flock of gulls at Ain Azziana
There were a huge number of gulls at one (shallow) end of the Ain. The vast majority were black-headed gull and slender billed gull. These were not here in any number two weeks ago although there were a few dozen slender-billed gull around which I wrote about.
The black-headed gull is missing from guidebook maps of Libya except for the far north west over 1,000 kilometres away. Its difficult to see how they have remained so under-reported. Certainly the UN winter bird count picks them up every year. These birds almost certainly come from eastern Europe escaping the cold. They are great scavengers and can be seen in-land too.
a smaller group of slender-billed gull and black headed gull
Slender-billed gull may include some local breeders either way they haven't travelled so far as the black headed gull. They are more wedded to the coast.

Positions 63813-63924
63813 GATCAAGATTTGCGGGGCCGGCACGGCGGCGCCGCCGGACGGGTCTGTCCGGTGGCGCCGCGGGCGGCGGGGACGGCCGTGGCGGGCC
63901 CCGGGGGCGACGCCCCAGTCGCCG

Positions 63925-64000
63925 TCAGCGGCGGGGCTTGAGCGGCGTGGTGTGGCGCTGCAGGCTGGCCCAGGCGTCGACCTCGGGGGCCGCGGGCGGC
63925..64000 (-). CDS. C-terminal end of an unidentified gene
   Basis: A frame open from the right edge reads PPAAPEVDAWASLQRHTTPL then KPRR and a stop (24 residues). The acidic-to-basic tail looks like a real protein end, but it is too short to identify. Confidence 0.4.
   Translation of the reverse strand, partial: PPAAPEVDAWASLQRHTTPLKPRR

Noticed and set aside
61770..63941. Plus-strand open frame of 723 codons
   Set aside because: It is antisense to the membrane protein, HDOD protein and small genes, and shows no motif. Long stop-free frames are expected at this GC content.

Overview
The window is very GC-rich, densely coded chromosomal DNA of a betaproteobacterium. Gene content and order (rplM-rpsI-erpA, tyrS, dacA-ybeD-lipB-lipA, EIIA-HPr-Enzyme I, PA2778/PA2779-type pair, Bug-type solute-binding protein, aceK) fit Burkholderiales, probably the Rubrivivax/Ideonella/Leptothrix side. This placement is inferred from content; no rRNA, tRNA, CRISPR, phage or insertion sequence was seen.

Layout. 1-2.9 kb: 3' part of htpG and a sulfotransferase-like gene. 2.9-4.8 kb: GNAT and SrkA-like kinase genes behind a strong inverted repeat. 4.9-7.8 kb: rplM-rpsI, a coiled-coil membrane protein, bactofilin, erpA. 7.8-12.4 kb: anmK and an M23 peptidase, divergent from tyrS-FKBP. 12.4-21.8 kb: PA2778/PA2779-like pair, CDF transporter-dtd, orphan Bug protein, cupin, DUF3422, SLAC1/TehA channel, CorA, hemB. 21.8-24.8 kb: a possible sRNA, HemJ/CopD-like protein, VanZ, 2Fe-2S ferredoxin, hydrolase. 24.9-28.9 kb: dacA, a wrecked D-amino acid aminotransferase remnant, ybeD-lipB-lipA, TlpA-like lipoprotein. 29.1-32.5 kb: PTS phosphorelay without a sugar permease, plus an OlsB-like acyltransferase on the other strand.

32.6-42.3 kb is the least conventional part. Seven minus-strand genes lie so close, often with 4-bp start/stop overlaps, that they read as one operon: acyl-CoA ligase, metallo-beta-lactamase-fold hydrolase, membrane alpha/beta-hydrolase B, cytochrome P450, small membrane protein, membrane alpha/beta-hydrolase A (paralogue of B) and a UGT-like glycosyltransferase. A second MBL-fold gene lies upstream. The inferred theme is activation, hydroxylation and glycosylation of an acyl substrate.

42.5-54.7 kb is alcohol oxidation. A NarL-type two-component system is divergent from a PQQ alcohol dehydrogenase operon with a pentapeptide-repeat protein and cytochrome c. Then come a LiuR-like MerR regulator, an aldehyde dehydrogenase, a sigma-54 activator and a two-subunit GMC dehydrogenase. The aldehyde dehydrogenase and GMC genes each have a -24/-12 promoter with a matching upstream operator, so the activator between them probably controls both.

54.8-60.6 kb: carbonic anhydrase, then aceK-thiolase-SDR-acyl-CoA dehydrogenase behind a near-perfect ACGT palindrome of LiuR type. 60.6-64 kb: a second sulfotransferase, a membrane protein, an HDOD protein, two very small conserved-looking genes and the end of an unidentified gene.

Ironically yellow legged gull is known to certainly breed near-by but was the rarest of the three main gull species present.
little egret, Ain Azziana
Once again there were plenty of little egret around. Its beginning to look like they will stay all winter in this place.
grey heron, Ain Azziana
I had speculated recently that grey heron had mostly moved on or dispersed and that this may be symptomatic of the whole northern coast.
it looks like I might be wrong about moving south because I found a dozen or so at Ain Azziana this time and if you add that to the small number at Garyounis last week (and at Buduzeera which I will blog in the next few days), it looks like dispersal is more likely.
The ones at Ain Azziana were simply more sheltered - not in the open. I found them when I ventured deeper into the waterlogged meadows! They don't seem as hardy as the little egret and cattle egret which were also present.
great grey shrike
Most of the usual land birds were also present. The ubiquitous great grey shrike wouldn't normally merit a picture if this one hadn't flown straight towards me.
Of the wintering birds there were a large number of starling but the reed bunting away seem to have moved.
It proved once again an easy place to see wintering bluethroat as well as the less exotic chiffchaff and stonechat.
All the passerines seem to have attracted marsh harrier again . There were three here this time. There are marsh harrier around most but surprisingly not every time I visit. I still haven't worked out why I don't see adult males in winter. I'd like to solve this mystery.